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Music in his jeans

Abhay Rustom Sopori, son of maestro Bhajan Sopori, combines his classical heritage with the modern Indian’s straight talk, finds Anjana Rajan

Photo: Sandeep Saxena

His father’s son Pandit Bhajan Sopori (in front) and son Abhay Rustum Sopori in New Delhi

Music and anger ought to be mutually exclusive. Classical music, at least, has a reputation for taking one towards inner peace and an emotional equilibrium that helps face life’s turbulence.

Yet santoor exponent Abhay Rustum Sopori comes across as the angry young man of the music world. Actually, Abhay, son and disciple of veteran santoor player Pandit Bhajan Sopori, epitomises the current breed of young classical musicians who speak their mind and are unafraid to experiment, whether in dress or in music. Though steeped in Hindustani music since he was a baby, Abhay looks like any young Delhiite in the summer heat, with his blue jeans and blue shirt, his long hair held in a ponytail.

Flawed system

Finding rampant flaws in the system of promoting artistes and propagating classical music in general, Abhay sounds impatient. Whether it is in criticising the role of organisers — “There are so many established organisations. Check their records: How many young musicians have they invited?” — or in musical innovation — “If we want our music to be popular we need to introduce innovations” — Abhay takes the bull by the horns.

He has put together an orchestral ensemble, Haft Rang, combining traditional instruments of Kashmir with other Indian and Western instruments. “It’s a folk music ensemble, but with other elements introduced,” he explains. In a sense he is carrying on his father’s work from the 1970s, when he put together one of the country’s first folk ensembles focusing on Kashmiri instruments.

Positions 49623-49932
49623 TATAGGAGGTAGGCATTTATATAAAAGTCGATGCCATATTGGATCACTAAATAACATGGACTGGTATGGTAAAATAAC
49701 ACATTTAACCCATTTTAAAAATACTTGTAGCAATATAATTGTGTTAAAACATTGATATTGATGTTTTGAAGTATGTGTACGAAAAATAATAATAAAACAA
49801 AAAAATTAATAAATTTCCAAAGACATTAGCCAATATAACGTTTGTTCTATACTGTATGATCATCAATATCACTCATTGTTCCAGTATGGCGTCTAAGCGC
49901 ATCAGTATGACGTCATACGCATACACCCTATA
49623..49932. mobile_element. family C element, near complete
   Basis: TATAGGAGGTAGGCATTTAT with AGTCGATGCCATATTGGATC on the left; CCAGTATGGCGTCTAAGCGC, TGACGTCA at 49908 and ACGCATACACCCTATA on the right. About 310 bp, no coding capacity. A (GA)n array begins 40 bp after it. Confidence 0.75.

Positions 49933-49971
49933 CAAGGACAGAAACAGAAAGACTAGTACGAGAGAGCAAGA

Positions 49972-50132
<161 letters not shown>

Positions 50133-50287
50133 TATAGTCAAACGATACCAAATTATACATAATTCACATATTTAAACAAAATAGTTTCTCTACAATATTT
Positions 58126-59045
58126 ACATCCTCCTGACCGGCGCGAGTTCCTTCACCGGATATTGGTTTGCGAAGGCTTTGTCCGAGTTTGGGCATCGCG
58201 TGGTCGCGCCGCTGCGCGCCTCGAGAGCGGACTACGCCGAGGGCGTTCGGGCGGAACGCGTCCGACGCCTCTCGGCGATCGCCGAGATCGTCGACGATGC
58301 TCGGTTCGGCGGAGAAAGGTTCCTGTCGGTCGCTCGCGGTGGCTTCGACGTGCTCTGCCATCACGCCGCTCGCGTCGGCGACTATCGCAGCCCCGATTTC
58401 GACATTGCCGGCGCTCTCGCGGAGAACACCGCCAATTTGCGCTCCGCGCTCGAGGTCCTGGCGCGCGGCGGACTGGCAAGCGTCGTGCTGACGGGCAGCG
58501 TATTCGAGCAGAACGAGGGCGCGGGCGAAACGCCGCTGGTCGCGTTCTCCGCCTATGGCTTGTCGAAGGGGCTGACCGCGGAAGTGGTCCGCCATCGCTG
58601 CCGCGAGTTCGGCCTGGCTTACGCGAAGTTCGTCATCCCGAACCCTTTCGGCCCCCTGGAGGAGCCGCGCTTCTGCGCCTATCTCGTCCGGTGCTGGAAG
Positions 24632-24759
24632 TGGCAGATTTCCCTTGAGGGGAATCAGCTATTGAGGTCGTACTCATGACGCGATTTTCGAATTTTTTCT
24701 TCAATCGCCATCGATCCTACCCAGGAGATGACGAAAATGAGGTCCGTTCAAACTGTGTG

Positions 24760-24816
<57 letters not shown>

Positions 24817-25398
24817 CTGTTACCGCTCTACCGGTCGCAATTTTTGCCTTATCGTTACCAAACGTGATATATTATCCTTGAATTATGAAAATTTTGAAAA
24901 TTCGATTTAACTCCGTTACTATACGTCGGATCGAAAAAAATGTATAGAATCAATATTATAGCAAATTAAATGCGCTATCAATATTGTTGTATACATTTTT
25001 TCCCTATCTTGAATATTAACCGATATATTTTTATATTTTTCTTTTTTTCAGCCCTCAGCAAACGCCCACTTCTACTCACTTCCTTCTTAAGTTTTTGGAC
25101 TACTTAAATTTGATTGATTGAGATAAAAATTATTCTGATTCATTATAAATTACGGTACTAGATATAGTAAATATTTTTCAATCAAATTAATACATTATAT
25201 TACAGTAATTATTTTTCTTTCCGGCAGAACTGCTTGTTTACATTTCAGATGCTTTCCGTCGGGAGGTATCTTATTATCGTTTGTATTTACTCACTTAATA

Haft Rang, whose name means ‘Seven Colours’ and connotes the seven musical notes, seven chakras and other philosophical reflections, performed to acclaim not long ago at the Jammu & Kashmir Festival at Indira Gandhi National Centre for the Arts in New Delhi.

It is a 40-member ensemble, and the music is all written, says Abhay, who created seven pieces for the performance. While some feature the santoor as the central instrument, others feature the rabab or the sarangi. With 18 to 20 melodic instruments and an array of percussions, he says, “I tried to bring out the colour of each percussion instrument.”

Part of his mission is to “show how much variation can be introduced in Kashmiri folk music”. Thus, the versatility of Ladakhi drums is highlighted, the matka performs a jugalbandi with the tabla, and so on.

“We are not saying folk music is weak, but how it can flower when it is introduced with such elements,” he points out. He would also like to incorporate folk music from various other regions of India, but for now wants this ensemble to establish its Kashmiri identity.

“The folk musicians are not literate. They don’t easily remember the work either,” he says, noting the difficulties of working with artistes not used to stepping outside traditional parameters. However, Abhay taught staff notation to the percussionists, who have been exposed to other kinds of music before, and this helped maintain structure.

The concept of embellishing folk traditions is not free of controversy.

“Those who worry only worry, and don’t do any work,” counters Abhay. “It’s true that nothing should be distorted. But if you don’t innovate at all, it will die out.”

Besides, “Distortion is in fusion,” he offers. “As for my work, I’m not saying I’m presenting folk, I’m presenting an ensemble.”

This is the only way to propagate folk music among today’s audiences, he feels. “Like if you hear ‘Nimbuda Nimbuda’, then hear the original (folk tune), you will like that too.” With today’s youngsters, the process cannot go in the opposite direction, he is sure.

The Soporis have been settled in the Capital for the past few decades. The turmoil in their native State would have snuffed out any other culture, but “the strength of the musical culture is such in Jammu and Kashmir, it has survived despite the violence,” notes Abhay, who credits his father and grandfather with helping reinstate music in social life.

For troubled regions

Under the aegis of Sa Ma Pa, founded by Bhajan and Abhay Sopori, troubled areas of the region have seen performances regularly. Audiences have increased, and “even the level of reporting has gone up,” states Abhay.

In its Delhi festivals, Sa Ma Pa has introduced a number of new faces.

“I understand the pain of musicians. There are so many talented musicians who don’t get a chance,” says Abhay. “We believe Sa Ma Pa is a mass movement, not a mere academy.”

He adds, “There is something I’ve seen, though it doesn’t bother me because I had Papa’s support. All the big festival organisers — their eyes and ears are closed.”

Enough to turn anyone’s melody into malady!

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